Nearby Services

1. Holiday Inn Johnstown-Downtown: Conveniently located hotel offering comfortable accommodations near the Path of the Flood Trail.
2. Quality Inn & Suites: Affordable hotel with modern amenities, situated close to the trail for easy access.
3. Super 8 by Wyndham Johnstown: Budget-friendly lodging option providing basic amenities and a convenient location near the trail.
4. The Boulevard Grill: Casual restaurant serving American cuisine, perfect for a meal before or after exploring the Path of the Flood Trail.
5. The Phoenix Tavern: Cozy pub offering a variety of food and drink options, ideal for a quick bite or refreshing beverage.
6. Johnstown Galleria Mall: Shopping center featuring various dining options, including fast food and sit-down restaurants, near the trail.
7. Conemaugh Health System: Local hospital providing emergency medical services for any unforeseen incidents along the Path of the Flood Trail.

Path of the Flood Trail Difficulty Notes

The Path of the Flood Trail offers a moderate difficulty level, making it accessible to a wide range of hikers. The trail spans approximately 9 miles and features a mix of paved and unpaved sections, with some gentle inclines and descents along the way. While the terrain can be uneven at times, it is generally well-maintained and easy to navigate. Hikers can expect to encounter beautiful scenery, including lush forests, charming bridges, and the remnants of the historic Johnstown Flood. Overall, the Path of the Flood Trail provides a satisfying challenge without being overly strenuous, making it a great option for both experienced hikers and those looking to explore the outdoors at a leisurely pace.

Features And Attractions

1. Johnstown Flood National Memorial: This memorial commemorates the devastating Johnstown Flood of 1889, which was caused by the failure of the South Fork Dam. It offers a visitor center, exhibits, and a film about the disaster.

2. Staple Bend Tunnel: This historic tunnel was the first railroad tunnel constructed in the United States. It was built in the 1830s as part of the Allegheny Portage Railroad and is now a National Historic Landmark.

3. Inclined Plane: Located in Johnstown, the Inclined Plane is the world’s steepest vehicular inclined plane. It provides a scenic view of the city and surrounding areas from the top.

4. Horseshoe Curve: Although not directly on the Path of the Flood Trail, the Horseshoe Curve is a short drive away. It is a famous railroad engineering marvel, featuring a tight horseshoe-shaped curve that allows trains to navigate the Allegheny Mountains.

5. Lake Conemaugh: This picturesque lake was formed by the South Fork Dam, which failed during the Johnstown Flood. It offers opportunities for boating, fishing, and hiking.

6. South Fork Fishing and Hunting Club: This private club was responsible for the maintenance of the South Fork Dam. It played a significant role in the Johnstown Flood and is now a historic site.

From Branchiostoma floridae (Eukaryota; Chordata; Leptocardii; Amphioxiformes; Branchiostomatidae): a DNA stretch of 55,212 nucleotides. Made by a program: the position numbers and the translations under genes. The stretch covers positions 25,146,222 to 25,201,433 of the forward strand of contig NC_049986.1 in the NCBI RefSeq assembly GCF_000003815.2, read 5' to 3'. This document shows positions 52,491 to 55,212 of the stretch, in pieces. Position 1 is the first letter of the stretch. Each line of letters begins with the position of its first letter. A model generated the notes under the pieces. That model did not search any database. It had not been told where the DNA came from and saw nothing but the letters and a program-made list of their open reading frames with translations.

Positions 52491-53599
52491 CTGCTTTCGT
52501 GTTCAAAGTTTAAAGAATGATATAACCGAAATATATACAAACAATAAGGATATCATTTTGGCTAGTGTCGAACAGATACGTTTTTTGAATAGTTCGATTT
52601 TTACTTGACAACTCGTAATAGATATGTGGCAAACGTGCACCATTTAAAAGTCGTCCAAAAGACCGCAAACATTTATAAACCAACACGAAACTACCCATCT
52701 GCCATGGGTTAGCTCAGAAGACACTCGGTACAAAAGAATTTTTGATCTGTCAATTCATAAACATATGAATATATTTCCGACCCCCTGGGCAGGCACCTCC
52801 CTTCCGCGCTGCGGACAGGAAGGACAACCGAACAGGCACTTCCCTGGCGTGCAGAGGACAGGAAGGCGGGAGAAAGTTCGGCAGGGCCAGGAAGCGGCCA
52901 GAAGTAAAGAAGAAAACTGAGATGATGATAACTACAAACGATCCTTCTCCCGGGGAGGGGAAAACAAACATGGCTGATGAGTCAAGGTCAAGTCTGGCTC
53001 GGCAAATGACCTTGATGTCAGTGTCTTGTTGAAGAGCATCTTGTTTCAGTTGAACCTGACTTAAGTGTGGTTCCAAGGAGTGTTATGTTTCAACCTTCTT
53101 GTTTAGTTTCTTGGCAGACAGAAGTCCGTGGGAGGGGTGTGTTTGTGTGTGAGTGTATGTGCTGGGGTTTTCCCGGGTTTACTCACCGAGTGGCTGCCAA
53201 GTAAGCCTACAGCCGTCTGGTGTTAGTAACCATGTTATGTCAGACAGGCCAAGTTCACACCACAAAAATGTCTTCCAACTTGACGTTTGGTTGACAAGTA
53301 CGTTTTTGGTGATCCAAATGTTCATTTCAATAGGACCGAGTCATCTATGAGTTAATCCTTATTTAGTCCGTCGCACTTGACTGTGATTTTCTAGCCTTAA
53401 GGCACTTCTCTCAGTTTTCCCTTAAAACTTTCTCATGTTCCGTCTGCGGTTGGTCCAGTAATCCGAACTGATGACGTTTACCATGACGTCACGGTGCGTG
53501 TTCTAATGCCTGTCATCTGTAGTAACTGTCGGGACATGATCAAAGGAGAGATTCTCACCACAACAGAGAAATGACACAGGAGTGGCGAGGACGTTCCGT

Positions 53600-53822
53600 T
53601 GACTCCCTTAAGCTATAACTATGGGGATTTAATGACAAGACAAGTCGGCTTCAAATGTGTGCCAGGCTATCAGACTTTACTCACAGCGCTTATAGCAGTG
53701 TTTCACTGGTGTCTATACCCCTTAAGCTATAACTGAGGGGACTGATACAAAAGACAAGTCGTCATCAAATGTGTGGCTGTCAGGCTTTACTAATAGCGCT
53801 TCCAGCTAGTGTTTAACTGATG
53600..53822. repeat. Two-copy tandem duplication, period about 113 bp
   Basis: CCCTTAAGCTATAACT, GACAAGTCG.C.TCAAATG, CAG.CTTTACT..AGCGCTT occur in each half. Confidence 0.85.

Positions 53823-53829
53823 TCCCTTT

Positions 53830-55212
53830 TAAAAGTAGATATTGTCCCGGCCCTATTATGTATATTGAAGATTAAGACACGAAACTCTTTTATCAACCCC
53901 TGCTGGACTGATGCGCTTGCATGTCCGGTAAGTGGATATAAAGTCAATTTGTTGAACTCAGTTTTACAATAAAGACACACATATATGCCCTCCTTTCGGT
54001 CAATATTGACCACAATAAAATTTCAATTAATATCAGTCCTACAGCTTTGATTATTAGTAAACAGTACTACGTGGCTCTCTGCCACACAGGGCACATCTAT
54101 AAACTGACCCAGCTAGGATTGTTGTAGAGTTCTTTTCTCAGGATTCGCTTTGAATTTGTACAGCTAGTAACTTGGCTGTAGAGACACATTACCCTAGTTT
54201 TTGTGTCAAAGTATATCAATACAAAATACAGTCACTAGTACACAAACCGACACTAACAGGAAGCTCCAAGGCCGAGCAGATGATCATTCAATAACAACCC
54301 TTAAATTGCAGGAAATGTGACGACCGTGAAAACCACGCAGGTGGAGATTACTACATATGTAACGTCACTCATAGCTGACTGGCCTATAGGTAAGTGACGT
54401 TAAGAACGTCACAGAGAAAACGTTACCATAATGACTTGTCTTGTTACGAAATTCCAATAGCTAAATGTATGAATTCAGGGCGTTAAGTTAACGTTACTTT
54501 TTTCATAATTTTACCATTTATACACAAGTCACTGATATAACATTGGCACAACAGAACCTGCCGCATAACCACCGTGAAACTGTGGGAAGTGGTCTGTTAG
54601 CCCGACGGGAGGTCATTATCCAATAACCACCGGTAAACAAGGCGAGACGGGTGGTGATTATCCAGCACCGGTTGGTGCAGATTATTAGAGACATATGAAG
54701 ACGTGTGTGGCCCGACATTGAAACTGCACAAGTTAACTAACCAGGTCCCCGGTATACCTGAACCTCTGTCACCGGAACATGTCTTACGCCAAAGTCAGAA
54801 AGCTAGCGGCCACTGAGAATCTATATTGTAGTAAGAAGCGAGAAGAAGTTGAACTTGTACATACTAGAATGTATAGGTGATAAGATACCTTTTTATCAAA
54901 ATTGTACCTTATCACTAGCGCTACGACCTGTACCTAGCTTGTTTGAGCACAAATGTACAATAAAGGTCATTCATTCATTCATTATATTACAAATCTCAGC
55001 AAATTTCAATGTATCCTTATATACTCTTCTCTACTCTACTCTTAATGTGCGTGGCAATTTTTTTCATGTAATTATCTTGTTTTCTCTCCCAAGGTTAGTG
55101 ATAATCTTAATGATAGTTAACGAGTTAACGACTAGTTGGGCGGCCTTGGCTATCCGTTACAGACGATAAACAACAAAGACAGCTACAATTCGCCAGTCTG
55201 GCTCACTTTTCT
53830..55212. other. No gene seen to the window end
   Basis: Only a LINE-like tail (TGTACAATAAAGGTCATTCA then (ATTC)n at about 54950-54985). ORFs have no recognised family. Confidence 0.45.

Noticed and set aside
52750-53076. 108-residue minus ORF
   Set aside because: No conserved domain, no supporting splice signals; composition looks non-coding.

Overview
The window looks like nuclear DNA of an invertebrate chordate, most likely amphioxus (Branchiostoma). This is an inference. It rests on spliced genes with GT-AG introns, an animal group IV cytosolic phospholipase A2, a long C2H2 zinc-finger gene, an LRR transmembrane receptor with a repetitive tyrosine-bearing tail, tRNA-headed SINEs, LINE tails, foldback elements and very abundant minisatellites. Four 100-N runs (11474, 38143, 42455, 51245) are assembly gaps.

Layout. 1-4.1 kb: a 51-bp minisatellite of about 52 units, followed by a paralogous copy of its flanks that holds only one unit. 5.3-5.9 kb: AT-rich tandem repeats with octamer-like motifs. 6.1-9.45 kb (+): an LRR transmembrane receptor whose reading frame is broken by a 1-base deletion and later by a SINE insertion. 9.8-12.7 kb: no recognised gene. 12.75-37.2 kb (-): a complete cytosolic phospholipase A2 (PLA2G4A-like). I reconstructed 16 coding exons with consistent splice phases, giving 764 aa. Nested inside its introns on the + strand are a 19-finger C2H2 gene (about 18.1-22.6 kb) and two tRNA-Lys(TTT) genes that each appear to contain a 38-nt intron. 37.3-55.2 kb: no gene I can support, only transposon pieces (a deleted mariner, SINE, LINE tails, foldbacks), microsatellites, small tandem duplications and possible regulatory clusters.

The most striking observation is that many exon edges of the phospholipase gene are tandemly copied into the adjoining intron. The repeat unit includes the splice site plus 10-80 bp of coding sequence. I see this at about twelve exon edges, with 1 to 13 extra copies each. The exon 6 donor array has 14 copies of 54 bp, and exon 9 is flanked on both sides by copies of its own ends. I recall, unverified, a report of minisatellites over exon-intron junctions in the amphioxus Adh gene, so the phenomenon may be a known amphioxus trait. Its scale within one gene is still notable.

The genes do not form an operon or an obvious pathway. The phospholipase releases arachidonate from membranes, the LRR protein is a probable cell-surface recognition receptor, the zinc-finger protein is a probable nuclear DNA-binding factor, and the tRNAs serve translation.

7. Morrellville: This historic village was once a thriving industrial community. It features well-preserved buildings and structures from the late 19th and early 20th centuries.

8. Mineral Point: This small town is known for its scenic beauty and outdoor recreational opportunities. It offers hiking trails, fishing spots, and stunning views of the surrounding mountains.

9. St. Michael’s Church: Located in Loretto, this beautiful church is known for its stunning architecture and historical significance. It was built in the late 19th century and is listed on the National Register of Historic Places.

10. Cresson Springs Resort: Although no longer in operation, this former resort was a popular destination in the late 19th and early 20th centuries. It offered luxurious accommodations and beautiful views of the surrounding mountains.

These are just a few examples of the scenic views, historical sites, and natural landmarks along the Path of the Flood Trail. There are many more attractions and points of interest to explore along the trail, making it a fascinating journey through history and nature.

Usage Guidelines

1. Pets are allowed on the Path of the Flood Trail but must be kept on a leash at all times.
2. Bicycles are permitted on the trail, but riders must yield to pedestrians and follow all traffic laws.
3. The trail is open year-round, but certain sections may be closed or have limited access during winter months due to weather conditions.
4. Camping or overnight stays are not allowed on the trail.
5. Motorized vehicles, including ATVs and motorcycles, are prohibited on the trail.
6. Littering is strictly prohibited. Visitors are expected to carry out any trash they generate.
7. Hunting or fishing is not permitted on the trail.
8. Fires or open flames are not allowed on the trail, except in designated picnic areas with provided grills.
9. Alcohol consumption is prohibited on the trail.
10. Visitors are encouraged to stay on designated paths and not venture off into restricted or private areas.
11. Horseback riding is allowed on certain sections of the trail, but riders must clean up after their horses.
12. Motorized scooters or skateboards are not allowed on the trail.
13. Visitors are encouraged to respect the natural environment and wildlife, refraining from disturbing or feeding animals.
14. Use of the trail is at your own risk. Visitors are responsible for their own safety and should be aware of their surroundings.
15. Please be considerate of other trail users and maintain proper trail etiquette, such as yielding to faster users and keeping noise levels to a minimum.

Seasonal Information

The Path of the Flood Trail, located in Johnstown, Pennsylvania, offers visitors a unique opportunity to explore the historic sites and natural beauty of the area. When planning your visit, it is important to consider the best times of the year to fully enjoy the trail and be aware of any seasonal closures.

One of the best times to visit the Path of the Flood Trail is during the spring and summer months, from April to September. During this time, the weather is generally pleasant, with mild temperatures and blooming flora along the trail. The lush greenery and vibrant colors create a picturesque backdrop for your hike or bike ride. Additionally, the warmer months allow for more outdoor activities, such as picnicking, birdwatching, and fishing in the nearby Stonycreek River.